Over the past year, my mission was to teach myself to run and accomplish the half marathon. I can see that in 2013, my new mission is to continue to improve in running and strength training, but while doing so on a very restricted diet. It's been done before, I just may have some challenges. It's going to take a lot of research, a lot of cooking, and a lot of trial and error (and food logging). I'm particularly sensitive about it because people often feel they need to tell me how I am doing it wrong. That because I don't eat meat I am automatically not getting enough nutrients. That I HAVE to eat fish. I log my food every single day. I am constantly watching to make sure I am getting what I need. Just because you eat meat doesn't mean you eat healthy by default. Just because I don't eat meat doesn't mean I don't get enough protein. (exit soapbox).
Anyone who knows me knows that I just haven't been feeling well for the past 6 months. But why? I had this sinking suspicion that it was being caused by dietary issues, but even with my best Nancy Drew practices, it was purely speculation and I wasn't really getting anywhere. Finally, I gave in and went to the doc. The gastroenterologist wanted me to add gluten back into my diet, and then a month later go in for an endoscopy to check for celiac disease, gastritis h pylori bacteria (the bacteria that causes ulcers, gastritis, etc), etc. I went in for that on Monday and the doc said everything looked great. They took a few biopsies and I will get the results in a week or so.
I also went to a doctor who took my blood panel and sent it off to the Meridian Valley Lab for iGg and iGe testing. The trick was finding this test - it's not covered by insurance, it's not offered by an allergist or a gastroenterologist. I found it at the Metro Center Health Center, which specializes in chiropractic, headaches, allergies, and hormonal issues. The test checks your blood for antibodies having either an immediate (iGe) or delayed (iGg) reaction and breaks it down into low, moderate, and severe classifications so you can determine which foods to avoid. This test helps determine particular foods that might be causing undesirable daily symptoms, migraines, IBS, celiac and non-celiac gluten sensitivity. One theory my gastroenterologist had was that I may have IBS (irritable bowel syndrome) that is not only flared up by certain foods, but by stress. Well, fine. But if that's my diagnosis, it doesn't actually tell me what foods are doing it, and IBS isn't curable. IBS is almost often caused by food intolerance and food sensitives If I can narrow it down and avoid the foods, I can kill two birds with one stone. The test cost me $700.00. Here is more information on the test and the differences in allergic reactions:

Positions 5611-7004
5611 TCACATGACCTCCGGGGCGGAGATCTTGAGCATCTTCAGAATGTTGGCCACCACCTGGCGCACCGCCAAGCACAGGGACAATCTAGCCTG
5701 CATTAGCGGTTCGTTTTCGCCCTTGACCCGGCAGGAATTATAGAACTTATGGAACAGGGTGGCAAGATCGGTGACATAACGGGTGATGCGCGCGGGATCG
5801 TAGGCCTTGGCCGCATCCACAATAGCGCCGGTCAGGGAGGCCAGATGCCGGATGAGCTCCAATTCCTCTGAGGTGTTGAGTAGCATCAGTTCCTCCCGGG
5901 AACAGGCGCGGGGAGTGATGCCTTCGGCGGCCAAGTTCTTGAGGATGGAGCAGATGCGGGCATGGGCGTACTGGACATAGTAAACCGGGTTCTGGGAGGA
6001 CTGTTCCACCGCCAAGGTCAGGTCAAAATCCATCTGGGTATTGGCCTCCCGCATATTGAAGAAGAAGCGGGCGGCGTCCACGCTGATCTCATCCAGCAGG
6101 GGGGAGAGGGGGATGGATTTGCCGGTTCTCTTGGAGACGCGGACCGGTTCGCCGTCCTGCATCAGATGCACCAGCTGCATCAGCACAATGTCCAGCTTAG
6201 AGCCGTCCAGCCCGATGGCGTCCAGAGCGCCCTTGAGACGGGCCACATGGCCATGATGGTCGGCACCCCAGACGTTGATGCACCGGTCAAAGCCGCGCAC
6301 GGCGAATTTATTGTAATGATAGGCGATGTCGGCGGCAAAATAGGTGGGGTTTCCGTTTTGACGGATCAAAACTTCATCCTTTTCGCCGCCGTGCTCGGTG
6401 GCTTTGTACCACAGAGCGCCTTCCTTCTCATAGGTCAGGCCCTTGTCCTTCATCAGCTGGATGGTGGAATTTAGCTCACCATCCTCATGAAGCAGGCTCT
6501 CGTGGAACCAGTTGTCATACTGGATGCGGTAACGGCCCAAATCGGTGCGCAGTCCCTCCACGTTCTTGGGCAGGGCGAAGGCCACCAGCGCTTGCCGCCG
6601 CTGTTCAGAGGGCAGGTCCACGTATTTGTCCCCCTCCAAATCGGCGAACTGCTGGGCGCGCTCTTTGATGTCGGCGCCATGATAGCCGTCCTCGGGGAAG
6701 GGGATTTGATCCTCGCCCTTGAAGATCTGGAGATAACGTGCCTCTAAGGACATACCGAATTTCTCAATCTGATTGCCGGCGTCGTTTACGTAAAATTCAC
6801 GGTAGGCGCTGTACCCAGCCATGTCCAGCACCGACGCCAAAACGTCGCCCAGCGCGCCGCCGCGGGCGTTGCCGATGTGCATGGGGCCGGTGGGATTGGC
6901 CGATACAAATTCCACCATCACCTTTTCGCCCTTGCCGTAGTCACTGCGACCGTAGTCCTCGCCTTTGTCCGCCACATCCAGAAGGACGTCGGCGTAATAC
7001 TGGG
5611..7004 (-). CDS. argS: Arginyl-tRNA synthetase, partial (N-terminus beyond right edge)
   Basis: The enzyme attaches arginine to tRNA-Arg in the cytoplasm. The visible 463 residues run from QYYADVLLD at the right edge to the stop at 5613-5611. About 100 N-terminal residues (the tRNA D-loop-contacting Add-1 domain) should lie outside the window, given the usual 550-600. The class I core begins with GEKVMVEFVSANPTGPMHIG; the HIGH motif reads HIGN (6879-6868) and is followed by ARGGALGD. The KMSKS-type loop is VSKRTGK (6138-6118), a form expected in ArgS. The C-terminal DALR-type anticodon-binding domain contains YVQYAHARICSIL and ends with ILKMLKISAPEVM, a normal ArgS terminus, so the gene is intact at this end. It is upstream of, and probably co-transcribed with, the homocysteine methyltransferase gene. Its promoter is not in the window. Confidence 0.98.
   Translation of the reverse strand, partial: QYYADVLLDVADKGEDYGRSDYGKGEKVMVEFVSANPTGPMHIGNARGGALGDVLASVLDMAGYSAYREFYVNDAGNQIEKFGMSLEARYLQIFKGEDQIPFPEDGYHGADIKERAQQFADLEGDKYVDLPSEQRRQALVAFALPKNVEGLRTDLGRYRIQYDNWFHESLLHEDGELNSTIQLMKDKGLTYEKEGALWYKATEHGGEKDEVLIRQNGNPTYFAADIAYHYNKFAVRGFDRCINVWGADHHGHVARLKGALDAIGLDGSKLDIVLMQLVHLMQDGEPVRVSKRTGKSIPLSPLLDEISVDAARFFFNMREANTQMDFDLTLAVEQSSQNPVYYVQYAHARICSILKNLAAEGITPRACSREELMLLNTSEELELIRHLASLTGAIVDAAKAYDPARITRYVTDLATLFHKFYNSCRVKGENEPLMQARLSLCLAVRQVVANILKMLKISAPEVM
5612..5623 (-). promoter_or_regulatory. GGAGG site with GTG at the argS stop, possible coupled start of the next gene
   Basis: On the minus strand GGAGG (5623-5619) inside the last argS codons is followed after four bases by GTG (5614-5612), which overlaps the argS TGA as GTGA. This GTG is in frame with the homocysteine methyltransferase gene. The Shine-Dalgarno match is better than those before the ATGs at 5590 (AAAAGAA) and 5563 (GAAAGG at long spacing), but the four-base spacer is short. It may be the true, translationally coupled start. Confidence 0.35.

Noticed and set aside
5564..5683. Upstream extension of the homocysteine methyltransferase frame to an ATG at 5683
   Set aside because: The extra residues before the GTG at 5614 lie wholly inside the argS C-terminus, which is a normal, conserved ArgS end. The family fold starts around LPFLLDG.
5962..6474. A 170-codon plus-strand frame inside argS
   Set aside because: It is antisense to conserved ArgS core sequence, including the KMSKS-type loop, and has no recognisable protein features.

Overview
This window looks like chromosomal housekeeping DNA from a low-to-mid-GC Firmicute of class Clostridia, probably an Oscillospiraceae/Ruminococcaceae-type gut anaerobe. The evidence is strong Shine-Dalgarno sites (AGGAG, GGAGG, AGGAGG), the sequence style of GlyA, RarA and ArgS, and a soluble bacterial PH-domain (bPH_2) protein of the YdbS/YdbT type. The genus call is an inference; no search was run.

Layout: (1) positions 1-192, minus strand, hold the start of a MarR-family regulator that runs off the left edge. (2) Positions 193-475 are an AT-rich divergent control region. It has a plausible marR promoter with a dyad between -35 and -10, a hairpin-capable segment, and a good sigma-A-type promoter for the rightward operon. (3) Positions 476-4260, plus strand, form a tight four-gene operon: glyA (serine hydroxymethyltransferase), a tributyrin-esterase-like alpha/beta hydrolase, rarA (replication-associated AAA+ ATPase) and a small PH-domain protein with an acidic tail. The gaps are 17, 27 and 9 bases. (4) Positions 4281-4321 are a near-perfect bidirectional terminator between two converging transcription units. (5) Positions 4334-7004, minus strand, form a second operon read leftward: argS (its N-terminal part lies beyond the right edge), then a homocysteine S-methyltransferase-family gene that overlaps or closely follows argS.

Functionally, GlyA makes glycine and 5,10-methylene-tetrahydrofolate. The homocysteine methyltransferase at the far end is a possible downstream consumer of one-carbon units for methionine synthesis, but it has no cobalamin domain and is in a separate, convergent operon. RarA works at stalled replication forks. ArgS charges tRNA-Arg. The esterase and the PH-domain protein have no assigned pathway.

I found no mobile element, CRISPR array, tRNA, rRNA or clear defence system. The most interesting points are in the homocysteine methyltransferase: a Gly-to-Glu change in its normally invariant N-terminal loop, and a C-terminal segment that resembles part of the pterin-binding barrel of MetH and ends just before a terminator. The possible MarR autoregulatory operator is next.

$700.00 well spent. Here's what it came back with:
"Low" sensitive foods are not a big deal unless I eat them every day. In this fell things like corn, shrimp, almonds, avocado, soybeans, chocolate, a bunch of spices, pistachios, cashews, kale, pinto beans, zucchini and yams (there were a lot but these were the highest). Since I don't eat any of these items on a daily basis, I'll just be careful. The only ones I'll have to watch are soy, kale, and zucchini. I love them all.
"Moderate" foods are to be watched as they may or may not be causing a problem. The reaction is high enough to keep an eye on, but I can test them sooner. The test: Eliminate for 3-6 months and then try to re-introduce and test for reaction. So, I will be avoiding the following items:
- Sesame seeds
- Green Beans
- Kidney beans
- Brewer's yeast (no big deal, I don't drink beer)
- Mushrooms (sad face)
- Poppy seeds
- Water chestnuts
- Tapioca (I'm nervous about this one, since it's a common ingredient in gluten free goods)
- All dairy (cow and goat), especially cheese, casein, cottage cheese, and milk.
- Eggs (my reactions were so far off the chart it wasn't even funny). Major sad face.
- Navy beans (random. I don't think I even eat them).